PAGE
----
The clinical application of transcranial magnetic stimulation (TMS) for prognostic evaluation of peripheral facial palsy is discussed. Because the recovery of motor nerve function is determined by the degree of wallerian degeneration and degenerated nerve fibers are not responsive to electrical stimulation, examinations using electrical stimulation are important for the accurate prognostic evaluation of peripheral facial palsy. However, when the facial nerve is stimulated peripheral to the injury site, the prognosis cannot be estimated correctly until the wallerian degeneration is complete at the site of stimulation. Thus, the results of the nerve excitability test (NET) and electroneurography (ENoG) are not significant for the prognostic evaluation until 7-10 days after the onset of the palsy. When the coil of the magnetic stimulator is placed on the temporal portion at a point 6cm above and 3cm behind the external auditory meatus, the facial nerve can be stimulated around the fundus of the internal auditory meatus, which is the central site of the injury in most cases of facial palsy. In normal subjects, the magnetically evoked compound muscle action potential (CMAP) recorded from the electrodes placed on the orbicularis oris muscle is similar to the CMAP in ENoG. But the latency of the CMAP evoked by TMS delays about 1 msec compairing with the CMAP in ENoG. Although the CMAP evoked by TMS can be recorded in about a half of the patients and the amplitude is very low in the early stages of palsy, 83% of the patients showing a response evoked by TMS in the early stages show good prognosis. Patients with a good prognosis can thus be identified using TMS even in the early stages of palsy. The sensitivities and specificities of the examinations used for prognostic evaluation, such as the scoring system for facial movements, NET, stapedial reflex and TMS, are also discussed.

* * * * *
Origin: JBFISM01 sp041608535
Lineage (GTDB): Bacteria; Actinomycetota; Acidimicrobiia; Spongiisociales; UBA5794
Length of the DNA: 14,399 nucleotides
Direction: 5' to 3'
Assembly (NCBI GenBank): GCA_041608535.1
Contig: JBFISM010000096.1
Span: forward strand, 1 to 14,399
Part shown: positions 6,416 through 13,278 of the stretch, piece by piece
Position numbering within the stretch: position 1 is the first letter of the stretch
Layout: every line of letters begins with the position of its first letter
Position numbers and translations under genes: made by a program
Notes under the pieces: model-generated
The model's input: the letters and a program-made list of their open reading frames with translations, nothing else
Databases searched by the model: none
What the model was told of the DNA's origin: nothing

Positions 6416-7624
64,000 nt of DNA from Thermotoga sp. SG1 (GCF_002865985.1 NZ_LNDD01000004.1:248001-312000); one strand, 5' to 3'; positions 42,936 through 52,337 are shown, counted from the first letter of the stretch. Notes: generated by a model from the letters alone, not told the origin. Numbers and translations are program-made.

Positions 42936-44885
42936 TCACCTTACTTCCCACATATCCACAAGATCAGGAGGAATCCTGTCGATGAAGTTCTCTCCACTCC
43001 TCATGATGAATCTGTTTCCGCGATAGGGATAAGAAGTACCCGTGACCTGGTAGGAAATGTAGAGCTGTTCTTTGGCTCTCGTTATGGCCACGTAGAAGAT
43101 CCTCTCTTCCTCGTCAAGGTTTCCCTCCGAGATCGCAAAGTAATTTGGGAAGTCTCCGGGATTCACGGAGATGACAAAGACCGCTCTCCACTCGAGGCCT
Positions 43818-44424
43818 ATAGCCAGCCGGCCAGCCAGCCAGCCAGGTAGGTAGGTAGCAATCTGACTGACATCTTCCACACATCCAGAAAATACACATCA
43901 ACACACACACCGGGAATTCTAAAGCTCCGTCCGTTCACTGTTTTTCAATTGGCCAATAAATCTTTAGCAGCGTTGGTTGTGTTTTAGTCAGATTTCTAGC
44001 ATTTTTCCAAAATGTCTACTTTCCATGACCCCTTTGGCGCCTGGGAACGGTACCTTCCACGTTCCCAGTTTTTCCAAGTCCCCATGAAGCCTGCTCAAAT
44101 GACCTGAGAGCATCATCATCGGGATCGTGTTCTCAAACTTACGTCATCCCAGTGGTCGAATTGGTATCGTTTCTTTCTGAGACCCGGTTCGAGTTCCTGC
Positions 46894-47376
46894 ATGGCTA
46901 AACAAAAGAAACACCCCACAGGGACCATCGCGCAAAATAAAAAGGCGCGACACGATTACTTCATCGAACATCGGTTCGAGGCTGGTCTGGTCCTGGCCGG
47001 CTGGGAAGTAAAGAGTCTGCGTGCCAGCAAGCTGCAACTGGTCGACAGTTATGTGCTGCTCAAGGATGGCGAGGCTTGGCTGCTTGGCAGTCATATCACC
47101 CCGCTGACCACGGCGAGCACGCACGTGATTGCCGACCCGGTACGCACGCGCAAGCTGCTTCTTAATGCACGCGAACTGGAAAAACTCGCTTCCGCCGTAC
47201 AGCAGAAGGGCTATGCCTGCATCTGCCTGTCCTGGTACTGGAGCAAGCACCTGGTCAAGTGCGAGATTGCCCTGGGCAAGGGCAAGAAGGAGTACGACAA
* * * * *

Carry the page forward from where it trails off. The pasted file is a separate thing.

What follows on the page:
By means of noisy galvanic vestibular stimulation (GVS), it might be possible to ameliorate the blunted responsiveness of degenerated neuronal circuits in patients with degenerative neurological diseases. We evaluated the effects of 24-hour noisy GVS on the long-term heart rate dynamics in patients with multiple system atrophy and on the daytime trunk activity dynamics in patients with either levodopa-responsive Parkinson's disease or levodopa-unresponsive parkinsonism patients. Patients were also examined for cognitive performance by means of a continuous performance test. Short-range or high-frequency fluctuations of the heart rate were significantly increased by the noisy GVS as compared with that by sham stimulation, suggestive of improved autonomic, especially parasympathetic, responsiveness. The long-range anti-persistency of trunk activity patterns probed by an autocorrelation measure was significantly increased by the noisy GVS, suggestive of quickening of bradykinesic rest-to-active transitions. The mean reaction time in the continuous performance test was also significantly decreased by the noisy GVS, without significant changes in either the omission or commission error ratios, which is suggestive of improved motor execution during the cognitive task. Thus, noisy GVS improved the motor and autonomic responsiveness and is effective for ameliorating the symptoms in patients with multiple system atrophy or Parkinson's disease.